More Asynchronicity


Philosophy

There are three kinds of people in the world – those who can count and those who can’t. And there are two ways to treat asynchronous events at the language/platform level. Either stop the process while waiting for something…

(while (read) (print)) ## this won't work in a JavaScript engine

…or provide actions to do when an event happens…

(read (lambda (print))) ## Call an anonymous function when event fires.

For some reason the first approach is called synchronous. In practice it means you can’t do anything until the event you are waiting for occurs. Systems that work this way compensate by making it easy to create multiple threads – allowing code to appear to work in parallel. The developer does not have much control on when the processor switches from one thread to another. This means that data can appear to change like magic between two instructions on one thread because another thread has been active. Not only does this make referential integrity difficult, but it creates  a need for locks and semaphores and other mind-bending and program-slowing mechanisms. On the bright side, a program can use multiple cores without any instruction from the developer.

By contrast the second approach is called asynchronous. Your code has full use of the processor until it releases it. Any operation that must wait for an external resource will be inside code that only called when needed. This is easier to comprehend. We humans have been trained to think in a synchronous manner when solving problems or writing programs.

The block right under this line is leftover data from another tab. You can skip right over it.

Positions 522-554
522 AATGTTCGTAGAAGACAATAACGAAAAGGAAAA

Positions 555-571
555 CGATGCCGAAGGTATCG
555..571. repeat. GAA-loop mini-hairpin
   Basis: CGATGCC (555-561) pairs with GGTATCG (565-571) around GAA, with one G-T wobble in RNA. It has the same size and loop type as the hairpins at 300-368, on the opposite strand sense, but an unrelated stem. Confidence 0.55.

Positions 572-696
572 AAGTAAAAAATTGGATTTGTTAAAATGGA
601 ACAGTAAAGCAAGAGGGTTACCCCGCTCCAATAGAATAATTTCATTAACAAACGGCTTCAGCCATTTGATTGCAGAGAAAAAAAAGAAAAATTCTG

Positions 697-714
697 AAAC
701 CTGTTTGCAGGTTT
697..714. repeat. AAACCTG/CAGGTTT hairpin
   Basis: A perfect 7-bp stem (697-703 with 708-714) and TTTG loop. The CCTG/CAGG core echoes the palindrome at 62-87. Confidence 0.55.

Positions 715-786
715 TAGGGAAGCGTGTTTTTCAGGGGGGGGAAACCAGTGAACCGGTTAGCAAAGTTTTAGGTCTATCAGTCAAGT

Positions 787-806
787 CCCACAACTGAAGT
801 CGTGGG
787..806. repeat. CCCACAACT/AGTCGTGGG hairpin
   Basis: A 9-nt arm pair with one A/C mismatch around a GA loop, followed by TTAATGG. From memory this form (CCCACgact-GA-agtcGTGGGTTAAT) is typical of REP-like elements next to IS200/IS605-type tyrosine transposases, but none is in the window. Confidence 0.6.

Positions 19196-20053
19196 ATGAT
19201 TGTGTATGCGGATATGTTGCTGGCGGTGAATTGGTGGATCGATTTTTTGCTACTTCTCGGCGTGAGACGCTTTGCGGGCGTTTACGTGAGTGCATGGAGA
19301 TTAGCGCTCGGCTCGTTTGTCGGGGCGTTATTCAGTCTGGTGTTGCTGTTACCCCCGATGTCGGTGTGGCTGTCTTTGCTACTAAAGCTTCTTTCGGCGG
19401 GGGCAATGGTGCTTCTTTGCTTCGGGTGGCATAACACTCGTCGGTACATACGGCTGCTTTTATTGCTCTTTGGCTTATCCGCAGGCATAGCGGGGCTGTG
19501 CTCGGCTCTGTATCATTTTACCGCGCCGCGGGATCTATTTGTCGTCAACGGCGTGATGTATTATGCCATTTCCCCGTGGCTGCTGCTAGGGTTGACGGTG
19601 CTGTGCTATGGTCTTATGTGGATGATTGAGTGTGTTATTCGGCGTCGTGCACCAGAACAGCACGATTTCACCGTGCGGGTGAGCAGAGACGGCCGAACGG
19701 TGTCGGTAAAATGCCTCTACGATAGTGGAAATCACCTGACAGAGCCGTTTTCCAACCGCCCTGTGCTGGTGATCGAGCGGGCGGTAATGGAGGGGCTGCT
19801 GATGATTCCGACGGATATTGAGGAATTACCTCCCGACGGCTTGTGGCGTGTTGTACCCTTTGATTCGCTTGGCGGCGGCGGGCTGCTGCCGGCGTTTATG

One more tale before getting back to lispz. Microsoft Windows prior to ’95 used what they called “cooperative multi-tasking”. This meant that the operating system never took the CPU away from a program without the program first giving permission. Hmmm, very similar to a JavaScript machine based on asynchronous methods, isn’t it? The complaint then is that badly behaved applications coud freeze the UI by not releasing the CPU often enough. Since JavaScript runs on the UI thread it can also freeze the UI in the same way. A well behaved program, on the other hand, is more efficient and far easier to write and debug.

Callbacks

Callbacks provide the simplest mechanism for asynchronous responses. Any function that wants to initiate something that will complete at an undetermined later time can take a reference to a function to call at that time (or thereabouts)

(delay 2000 (lambda (console.log "delay over")))

Many callbacks producer follow the node-js approach of providing error and response parameters.

(read my-url (lambda [err response]
  (cond err (throw "read failed"))
  (return response.text)
)

Benefits

  1. Very simple with minimal overheads
  2. Can be called many times
  3. Cause and effect are sequential in code

Disadvantages

  1. Empiric in nature
  2. Highly coupled
  3. Leads to hard-to-read code in more complex event sequences.
  4. Exceptions are lost if not processed within the callback
  5. Actions triggered before the callback is set are lost

Promises

ES-2015 has introduced native promises into JavaScript. As of November 2015 it is available on all mainstream browsers. Even if not, there are shims that work in an identical(ish) manner.

Functions return a promise object. This object can be passed around and whoever needs the data it will or does contain can ask for it with a callback function.

A function that creates a promise uses the ‘promise’ keyword instead of ‘lambda’. When the promise is fulfilled it will call (resolve-promise data). If it fails it calls (reject-promise err).

(ref read (promise [addr param1 param2]
  (http-get (+ addr "?&" param1 "&" param2) (lambda [err response]
    (cond err (reject-promise err) (else) (resolve-promise response))
  ))
))

In promise the function is run immediately. In many situations it is nice to have a promise that only runs when it is first needed. You may, for example, create a file object that may or may not ever ask a server for the contents.

(ref file {
  read: (promise.deferred [addr param1 param2]
    (http-get (+ addr "?&" param1 "&" param2) (lambda [err response]
      (cond err    (reject-promise err)
            (else) (resolve-promise response)
      )